Pardon the absence. The ‘day job’ has been all consuming in the last week. In these times of recession I’m not complaining, but it means very little time for anything else.
The last few paintings were produced as artwork for Christmas and/or greeting cards. In a way its good, occasionally (and ONLY occasionally), to have a purpose outside your own artistic self indulgence. Unlike most artists, I have absolutely no interest in trying to ‘make my living’ from my paintings. To do this would mean compromises, and to be commercially successful would possibly push the artist into following trends and fashions not in keeping with the preferred course. The starving artist in the garret is an image from a time when most of the population was also starving. Nowadays, the independently minded artist is the starving artist, not a good way to be working in any case. But of course there is always the wealthy patron…
Because of the way I’m recording the paintings at the moment (painting and palette in the same horizontal space) its difficult to produce a vertical shaped painting. A designer for the print industry (like myself) will sometimes crop an artwork to fit a particular layout. I will cut this painting (the image not the physical painting) into two vertical cards. The ‘double’ composition lends itself to this treatment and as cards they are less ‘aggressive’ than the original painting. This original composition was not intentionally created to be used in this way, the ‘day job’ guy decided it would be ‘commercially’ viable. This is an example of compromise for the purpose of commerce. Below are the two artworks which are ‘tamed’ sufficiently to be used as cards. The original was not ‘greeting card’ material.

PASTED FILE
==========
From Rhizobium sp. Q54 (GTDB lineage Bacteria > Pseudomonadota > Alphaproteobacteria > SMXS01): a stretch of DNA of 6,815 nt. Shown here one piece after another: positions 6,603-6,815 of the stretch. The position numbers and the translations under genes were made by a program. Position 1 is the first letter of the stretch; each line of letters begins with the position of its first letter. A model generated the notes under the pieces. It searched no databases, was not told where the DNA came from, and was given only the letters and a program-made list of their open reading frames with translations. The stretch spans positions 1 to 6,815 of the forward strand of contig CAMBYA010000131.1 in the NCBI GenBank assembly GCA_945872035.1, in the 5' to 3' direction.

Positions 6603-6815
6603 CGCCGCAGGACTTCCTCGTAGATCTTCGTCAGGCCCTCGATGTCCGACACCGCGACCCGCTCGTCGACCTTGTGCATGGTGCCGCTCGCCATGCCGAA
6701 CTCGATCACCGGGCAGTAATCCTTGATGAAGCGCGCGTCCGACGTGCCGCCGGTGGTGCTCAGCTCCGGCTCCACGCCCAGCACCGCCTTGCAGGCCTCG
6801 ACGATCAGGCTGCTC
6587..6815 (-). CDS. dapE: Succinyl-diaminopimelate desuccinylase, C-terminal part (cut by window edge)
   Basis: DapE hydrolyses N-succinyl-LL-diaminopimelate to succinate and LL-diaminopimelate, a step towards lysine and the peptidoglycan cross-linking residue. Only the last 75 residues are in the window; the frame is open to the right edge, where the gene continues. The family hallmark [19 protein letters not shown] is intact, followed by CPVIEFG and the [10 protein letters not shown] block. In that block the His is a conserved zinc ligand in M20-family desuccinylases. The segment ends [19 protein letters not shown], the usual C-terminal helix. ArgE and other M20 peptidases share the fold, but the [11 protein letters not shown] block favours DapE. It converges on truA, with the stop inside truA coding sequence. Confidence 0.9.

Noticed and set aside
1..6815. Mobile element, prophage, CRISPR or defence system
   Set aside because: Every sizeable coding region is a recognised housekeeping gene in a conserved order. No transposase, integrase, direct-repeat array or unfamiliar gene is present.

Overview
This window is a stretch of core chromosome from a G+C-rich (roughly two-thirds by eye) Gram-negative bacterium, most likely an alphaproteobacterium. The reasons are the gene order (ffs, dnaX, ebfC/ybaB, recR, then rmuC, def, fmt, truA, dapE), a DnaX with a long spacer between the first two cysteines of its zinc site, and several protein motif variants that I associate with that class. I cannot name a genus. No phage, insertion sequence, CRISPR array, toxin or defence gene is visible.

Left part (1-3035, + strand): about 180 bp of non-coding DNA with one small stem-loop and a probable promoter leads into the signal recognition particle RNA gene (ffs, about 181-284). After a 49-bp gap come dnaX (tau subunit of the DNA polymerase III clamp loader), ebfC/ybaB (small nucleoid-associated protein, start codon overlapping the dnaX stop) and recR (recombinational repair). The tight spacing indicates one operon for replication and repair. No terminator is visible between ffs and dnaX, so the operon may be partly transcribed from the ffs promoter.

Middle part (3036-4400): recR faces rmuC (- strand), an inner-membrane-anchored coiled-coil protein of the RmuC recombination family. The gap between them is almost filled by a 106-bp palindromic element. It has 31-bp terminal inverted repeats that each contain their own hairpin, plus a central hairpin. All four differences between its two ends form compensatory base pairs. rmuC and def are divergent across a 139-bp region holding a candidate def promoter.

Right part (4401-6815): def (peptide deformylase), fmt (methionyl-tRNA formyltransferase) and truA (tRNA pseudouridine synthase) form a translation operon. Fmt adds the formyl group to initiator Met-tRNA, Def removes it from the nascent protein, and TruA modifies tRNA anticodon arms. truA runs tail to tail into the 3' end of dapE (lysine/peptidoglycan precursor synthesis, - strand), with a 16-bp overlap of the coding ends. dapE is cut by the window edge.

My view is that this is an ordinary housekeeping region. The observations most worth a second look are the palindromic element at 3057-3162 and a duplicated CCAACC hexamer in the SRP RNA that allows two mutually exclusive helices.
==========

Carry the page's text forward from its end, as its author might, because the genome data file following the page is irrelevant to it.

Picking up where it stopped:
Winter Woodland 2
Winter Woodland 1
There is a lesson to be learned from this. Painting on ‘loose canvas’ (un-stretched) will allow a painter to ‘cut down’ a painting conveniently, sometimes rescuing an otherwise unacceptable work. Its not a random slicing, but will require an artistic input on par with the effort of producing the original painting.
Here is the video of the painting. See you, hopefully soon.
This is a nice combination of colours with the dominant one being Prussian Blue. Its little wonder the overall colour of the painting is this strong bright blue. From a distance the blue would seem too much but I found as I enter this blue landscape it seems natural. I think this illustrates the importance of including a ‘spectrum’ of colour in a landscape. I will always have the red, yellow and blue represented by colours which fit into these groupings.
In this painting the blue skewed the colour into the blue end of the ‘spectrum’ and this is OK if there are yellows and reds there as well. How different this is from a ‘monochrome’ painting where a single colour only is used. An popular example of this type of painting are sepia sketches. No matter how ‘realistic’ the rendering, the element of ‘real world’ is not there. We are always conscious we are viewing a ‘drawing’.
This means I will never have less than three colours in a painting. With so few colours its important to know which colours ‘fit’ well together. Its only with experience that these combinations can be worked out. Not only must they look well together but they must also mix well together. An example of this is Indian Red. Its a brilliant rust red in the tube. But all mixes with this colour produce ‘dirty’ colours. Burnt Sienna is a similar colour, but the mixes are clean. In this painting the grey of the clouds is made from a mix of Burnt Sienna and Prussian Blue. The resultant grey is clean and vibrant enough for fluffy clouds.
Here is the video of the painting process. See you soon.